Even a tiny insect bite can result in widespread, life-threatening infectious diseases.
For one, mosquito bites can infect a country with malaria. In 2016, for example, more than 900,000 cases of malaria took the lives of more than 4,000 people in South Sudan. Flea bites, on the other hand, were feared to contract “Black Death” in Arizona. Three people bitten by fleas ended up in a hospital and was diagnosed with a bubonic plague-the pandemic that killed millions of people in the 14th Century.
This is why a simple insect bite should not be ignored. It is also crucial to know the difference between mosquito bites and fleas bites. Doing so can help you make quick and smart decision when you got bitten by a mosquito or a flea.
Fleas and Mosquitos: Why and how they bite
Mosquitoes and fleas bite. But they bite for different reasons. Mosquitoes bite or sting to get the amount of blood they need to reproduce. The nutrients that female mosquitoes get from human blood are essential for the development of their eggs.
Mosquitoes use their proboscis –a hypodermic needle-like snout to pierce human skin and suck blood. As mosquitoes bite, they excrete saliva into the skin to prevent blood coagulation. It is the saliva that carries and transmit communicable diseases.
Fleas, on the other hand, normally attack humans and warm-blooded animals like dogs, cats, and rodents. But fleas that bite humans are normally animal fleas. And unlike female mosquitoes, fleas bite for their own survival. They usually bite body parts below the knees.
Signs and Symptoms
Mosquito bites and flea bites may display similar symptoms. But there are many distinct manifestations that separate the two from each other.
Similarities in appearance and symptoms:
- Itch in the area where the penetration occurred.
- Swelling and redness.
- The appearance of hives and rashes.
- Irritations and inflammations.
- Fever due to complications.
Differences in appearance and symptoms:
- Mosquito bite
- Usually appears as a single, isolated bump.
- Pain and irritations around the bite.
- Flea bite
- Usually appears in clusters.
- Skin reactions manifest only if the skin is sensitive or allergic to the bite.
Complications: When to see a doctor
Both mosquito bites and flea bites can give rise to infectious diseases.
If any of these complications arise, immediately see a doctor.
Mosquito Magnet illustrates in an infographic how a headache, fever, and fatigue, the three most common symptoms of mosquito-borne diseases can signify more serious complications when combined with other signs such as the following:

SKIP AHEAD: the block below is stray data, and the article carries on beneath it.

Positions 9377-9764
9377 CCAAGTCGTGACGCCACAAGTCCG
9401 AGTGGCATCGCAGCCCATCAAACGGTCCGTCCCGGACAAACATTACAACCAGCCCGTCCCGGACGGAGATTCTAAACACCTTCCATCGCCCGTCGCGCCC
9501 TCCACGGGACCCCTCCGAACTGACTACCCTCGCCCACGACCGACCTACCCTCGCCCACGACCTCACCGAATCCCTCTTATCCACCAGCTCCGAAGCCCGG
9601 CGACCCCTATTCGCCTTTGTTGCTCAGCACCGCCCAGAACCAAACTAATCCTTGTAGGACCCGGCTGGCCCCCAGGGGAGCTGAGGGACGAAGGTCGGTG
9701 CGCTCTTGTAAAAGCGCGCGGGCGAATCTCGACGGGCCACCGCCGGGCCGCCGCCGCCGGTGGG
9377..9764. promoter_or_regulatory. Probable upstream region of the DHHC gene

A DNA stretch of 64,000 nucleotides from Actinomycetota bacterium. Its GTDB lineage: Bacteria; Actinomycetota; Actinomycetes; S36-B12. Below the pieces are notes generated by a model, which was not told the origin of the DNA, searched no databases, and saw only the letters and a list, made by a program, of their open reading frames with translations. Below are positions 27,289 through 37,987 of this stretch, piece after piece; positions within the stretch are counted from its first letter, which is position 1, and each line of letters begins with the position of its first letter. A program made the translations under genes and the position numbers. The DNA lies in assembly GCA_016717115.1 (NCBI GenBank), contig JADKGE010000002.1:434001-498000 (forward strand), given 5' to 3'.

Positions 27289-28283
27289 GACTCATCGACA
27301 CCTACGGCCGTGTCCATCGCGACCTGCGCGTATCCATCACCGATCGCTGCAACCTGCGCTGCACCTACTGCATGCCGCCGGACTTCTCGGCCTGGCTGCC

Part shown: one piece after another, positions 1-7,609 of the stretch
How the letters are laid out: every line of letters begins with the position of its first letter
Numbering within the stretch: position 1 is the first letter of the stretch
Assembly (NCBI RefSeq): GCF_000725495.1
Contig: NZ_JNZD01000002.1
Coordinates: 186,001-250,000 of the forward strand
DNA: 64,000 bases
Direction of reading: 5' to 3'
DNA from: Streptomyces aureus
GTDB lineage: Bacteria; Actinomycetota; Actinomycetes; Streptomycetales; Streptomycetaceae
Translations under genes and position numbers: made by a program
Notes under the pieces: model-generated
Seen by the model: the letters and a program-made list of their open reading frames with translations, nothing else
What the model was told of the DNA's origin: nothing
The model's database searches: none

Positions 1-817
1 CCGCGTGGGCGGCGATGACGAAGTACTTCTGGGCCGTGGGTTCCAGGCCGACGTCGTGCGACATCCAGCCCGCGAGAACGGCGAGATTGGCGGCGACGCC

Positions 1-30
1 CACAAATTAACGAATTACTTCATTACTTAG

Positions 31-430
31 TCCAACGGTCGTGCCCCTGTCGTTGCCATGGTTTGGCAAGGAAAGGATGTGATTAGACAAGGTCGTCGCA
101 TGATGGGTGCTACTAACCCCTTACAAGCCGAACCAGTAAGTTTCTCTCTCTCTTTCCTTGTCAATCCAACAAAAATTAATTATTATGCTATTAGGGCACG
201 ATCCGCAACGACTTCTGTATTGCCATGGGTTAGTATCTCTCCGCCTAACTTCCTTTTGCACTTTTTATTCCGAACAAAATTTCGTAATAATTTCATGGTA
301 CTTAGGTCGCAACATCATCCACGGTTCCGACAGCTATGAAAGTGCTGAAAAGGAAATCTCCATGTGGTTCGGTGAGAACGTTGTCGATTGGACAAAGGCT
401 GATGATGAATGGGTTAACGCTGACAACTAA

- Chikungunya: Headache, fever, and fatigue with rash, severe joint pain, and joint swelling
- Malaria: Headache, fever, and fatigue with chills, discomforts, uneasiness, sweating, and a drop in body temperature
- West Nile Virus: Headache, fever, and fatigue with back pain, nausea, vomiting, and body pains
- Dengue Fever: A headache, fever, and fatigue with muscle, joint, and bone pain; eye pain; and bleeding gums (in rare cases).
- Yellow Fever: A headache, fever, and fatigue with chills, nausea, vomiting, back and knee pain, light sensitivity, and red eye/face/tongue
Flea bite complications
Flea bites can result in allergies, dermatitis (from Ctenocephalides felis or cat flea), and other communicable diseases such as bubonic plague.
Treatment and Remedies
When bitten by a mosquito or a flea, avoid scratching the affected area because doing so can create an opening in the skin. Bacteria may enter the opening and cause infections. Instead, wash the area with soap and water. If itch persists, you may apply an anti-itch cream, ointment, or ice. The following home remedies can also help:
For mosquito bites, you may use vinegar, raw honey, toothpaste, essential oils, onion, salt paste, baking soda, and lemons.
For flea bites, you may use tea tree oil, calamine lotion, cortisone, aloe vera, hazel, rubbing alcohol, and vinegar.
It is critical, however, to immediately see a doctor if any signs of mosquito- or flea-borne diseases manifest. The spread of communicable diseases can be effectively prevented if they are diagnosed early. Early diagnosis can also help the victim to immediately recover and avoid further complications.
Various precautionary measures can be taken to minimize mosquito and flea infestation, and thereby prevent bites.
Maintain cleanliness- Generally, parasitic insects like fleas and mosquitos do not thrive in clean environments. Regularly clean your surroundings and ensure that you leave no space for fleas and mosquitos to thrive.
Properly groom your pets and other animals- Fleas naturally live on furry animals like dogs and cats. To prevent fleas from multiplying, regularly and properly groom pets using recommended anti-flea medications.
Wear long sleeves and long pants- Wearing long and thick clothes particularly when going outdoors can prevent insects to have direct skin contact.
Use insect repellent- Bug sprays with DEET (chemical name, N, N-diethyl-meta-toluamide) or picaridin can help protect the skin from mosquito and flea bites.